Whoa! What’s happening there? Well - this code says that we’ll open the file called “turings-program.py” and we’ll call that open file f. We’re then going to read that file and save the contents for later. We’ll call that saved content turings_program. Well, we just said that programs could read other programs and now we have an example of a program reading itself. This is perfectly valid (you can even run that Python code yourself to see that it works - you just need to call your Python file ‘turings-program.py’).
Turing’s ‘hack’ continued - his entire program looked something like this:
with open("turings-program.py") as f: turings_program = f.read() program_input = get_input() if HaltingPredictor(turings_program, program_input) == "Run Forever": halt() if HaltingPredictor(turings_program, program_input) == "Halt": run_forever()
Turing wanted to know - what would happen if we ask our HaltingPredictor what this program would do? It doesn’t really matter what input we give it so we’ll just leave program_input as a variable. What will HaltingPredictor(turings_program, program_input) look like?
Let’s say that the HaltingPredictor says it runs forever. Well - then we’re done right? We’ve predicted what will happen, no need to do anything further. You should have an uncomfortable feeling now. Something doesn’t look right here… Maybe we should run the program just to check? So we run the program and get to the first bit:
with open("turings_program") as f: turings_program = f.read()
Nothing funny so far - we’ve just read our own program. Next up is:
program_input = get_program_input()
Well - here we’ve read the program_input we gave (this could be anything really). Again - nothing funny.
if HaltingPredictor(turings_program, program_input) == "Run Forever": halt()
Okay - this is a complicated line. It says: if the HaltingPredictor program says turings_program runs forever given our program_input (which it did) then our next step is to halt. Well, we already know HaltingPredictor(turings_program, Program_Input) says we’re going to run forever so now we need to run the ‘halt’ command. But wait! The HaltingPredictor said turings_program would run forever! We just halted! The HaltingPredictor was wrong!
Hmm - in that case the only answer must be that the HaltingPredictor should’ve said the program halts. Phew! We were almost in big trouble there. Just to check we run the program again. This time we’ll skip this line:
if HaltingPredictor(turings_program, program_input) == "Run Forever": halt()
and we’ll run this one:
if HaltingPredictor(turings_program, program_input) == "Halt": run_forever()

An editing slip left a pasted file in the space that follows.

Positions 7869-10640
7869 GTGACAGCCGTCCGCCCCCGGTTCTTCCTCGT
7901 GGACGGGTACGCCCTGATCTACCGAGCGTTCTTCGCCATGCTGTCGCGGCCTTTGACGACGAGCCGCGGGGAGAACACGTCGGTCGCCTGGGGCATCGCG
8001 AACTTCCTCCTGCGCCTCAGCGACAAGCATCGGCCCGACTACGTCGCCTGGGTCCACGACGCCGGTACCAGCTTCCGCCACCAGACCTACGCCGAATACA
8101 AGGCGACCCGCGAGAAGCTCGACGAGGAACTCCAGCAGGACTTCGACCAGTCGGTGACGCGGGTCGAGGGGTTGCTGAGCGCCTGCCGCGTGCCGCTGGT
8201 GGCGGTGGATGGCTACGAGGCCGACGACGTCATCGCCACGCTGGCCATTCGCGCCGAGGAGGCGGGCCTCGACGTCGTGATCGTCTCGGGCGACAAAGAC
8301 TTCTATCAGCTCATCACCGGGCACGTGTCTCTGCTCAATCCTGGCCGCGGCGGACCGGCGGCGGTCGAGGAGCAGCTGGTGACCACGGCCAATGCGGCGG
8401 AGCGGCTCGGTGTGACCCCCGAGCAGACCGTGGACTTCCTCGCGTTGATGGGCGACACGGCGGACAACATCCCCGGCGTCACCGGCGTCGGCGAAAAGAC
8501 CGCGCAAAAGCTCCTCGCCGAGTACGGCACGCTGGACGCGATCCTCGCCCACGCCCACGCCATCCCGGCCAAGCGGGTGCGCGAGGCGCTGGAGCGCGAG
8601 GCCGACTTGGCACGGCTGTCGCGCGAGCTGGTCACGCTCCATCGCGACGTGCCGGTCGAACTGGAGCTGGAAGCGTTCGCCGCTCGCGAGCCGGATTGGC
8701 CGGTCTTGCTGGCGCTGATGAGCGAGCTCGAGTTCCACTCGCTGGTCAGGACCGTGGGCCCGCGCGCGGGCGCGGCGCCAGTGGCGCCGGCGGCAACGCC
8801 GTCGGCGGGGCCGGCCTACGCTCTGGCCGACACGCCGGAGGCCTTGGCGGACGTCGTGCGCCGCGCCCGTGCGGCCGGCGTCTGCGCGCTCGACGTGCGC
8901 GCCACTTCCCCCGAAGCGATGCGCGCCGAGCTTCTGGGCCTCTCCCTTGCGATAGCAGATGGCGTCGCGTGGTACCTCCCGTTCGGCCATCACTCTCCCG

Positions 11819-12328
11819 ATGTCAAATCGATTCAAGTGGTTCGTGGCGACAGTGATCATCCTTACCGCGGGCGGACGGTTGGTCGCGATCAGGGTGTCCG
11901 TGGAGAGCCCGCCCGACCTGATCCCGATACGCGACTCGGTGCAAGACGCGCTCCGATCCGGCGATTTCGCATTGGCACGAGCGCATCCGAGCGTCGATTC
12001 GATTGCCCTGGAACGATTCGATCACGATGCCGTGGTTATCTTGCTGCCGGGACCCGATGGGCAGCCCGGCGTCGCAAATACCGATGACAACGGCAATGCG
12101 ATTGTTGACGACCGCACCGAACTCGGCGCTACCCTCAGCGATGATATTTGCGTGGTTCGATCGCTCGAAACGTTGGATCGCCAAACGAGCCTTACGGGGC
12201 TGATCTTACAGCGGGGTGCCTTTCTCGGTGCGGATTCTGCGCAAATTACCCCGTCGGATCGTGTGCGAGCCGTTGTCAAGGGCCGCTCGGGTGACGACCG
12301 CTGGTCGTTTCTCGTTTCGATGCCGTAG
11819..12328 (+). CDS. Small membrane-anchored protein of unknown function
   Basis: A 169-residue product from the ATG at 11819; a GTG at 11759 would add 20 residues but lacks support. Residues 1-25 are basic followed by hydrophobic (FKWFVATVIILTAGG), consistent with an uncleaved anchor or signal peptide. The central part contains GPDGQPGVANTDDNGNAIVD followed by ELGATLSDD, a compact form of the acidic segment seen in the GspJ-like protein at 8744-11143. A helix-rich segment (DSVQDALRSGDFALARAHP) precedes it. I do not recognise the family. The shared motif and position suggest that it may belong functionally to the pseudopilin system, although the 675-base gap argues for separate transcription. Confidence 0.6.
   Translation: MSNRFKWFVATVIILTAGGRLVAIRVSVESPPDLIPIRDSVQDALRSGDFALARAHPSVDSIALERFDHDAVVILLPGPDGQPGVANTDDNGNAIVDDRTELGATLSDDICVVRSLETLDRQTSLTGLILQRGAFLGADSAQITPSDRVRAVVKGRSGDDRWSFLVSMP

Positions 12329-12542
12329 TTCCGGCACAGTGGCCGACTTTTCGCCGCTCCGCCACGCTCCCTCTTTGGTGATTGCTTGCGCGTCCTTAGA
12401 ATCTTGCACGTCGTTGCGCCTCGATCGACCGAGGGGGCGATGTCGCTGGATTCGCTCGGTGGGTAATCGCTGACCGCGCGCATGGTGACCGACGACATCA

Ok - so this time we know that the HaltingPredictor said we would halt. So now… Hmm… So now our program will run forever? The HaltingPredictor was wrong again? In fact no matter what prediction our HaltingPredictor makes turings_program will prove it wrong! It’s like computer aikido - turings_program uses the HaltingPredictor to defeat itself!
How could this happen? We were imagining a perfect world! How is it possible that the HaltingPredictor is wrong when our entire world was constructed around it being right? There is only one conclusion - the HaltingPredictor can’t exist in our perfect world. The Halting Predictor can’t exist even in an imaginary world we created were it could. (This is a logical argument we call Proof by Contradiction - we make an assumption and then look at the implications of that assumption. Somewhere we’ll find something that contradicts our assumption which proves that it was incorrect).
This is a very important proof in computer science - it tells us that there is a fundamental limit to what we can calculate. Some problems have no solution. (Note that what I’ve gone through here doesn’t constitute a formal proof - I’ve used Python to demonstrate but what you really need to do is show that this happens for all computer programs regardless of what language they’re written in. Turing did this by creating something called a Turing Machine which is an abstraction that can represent any computation.)
It’s not all bad news. We could create a partial halting predictor - one that works sometimes. If you think of a HaltingPredictor that has 3 outputs “Halt”, “Runs Forever” and “Don’t Know”. Some good research has gone into this area (see the wikipedia entry for The Halting Problem for more info). However Turing’s proof shows that we can never find a complete solution.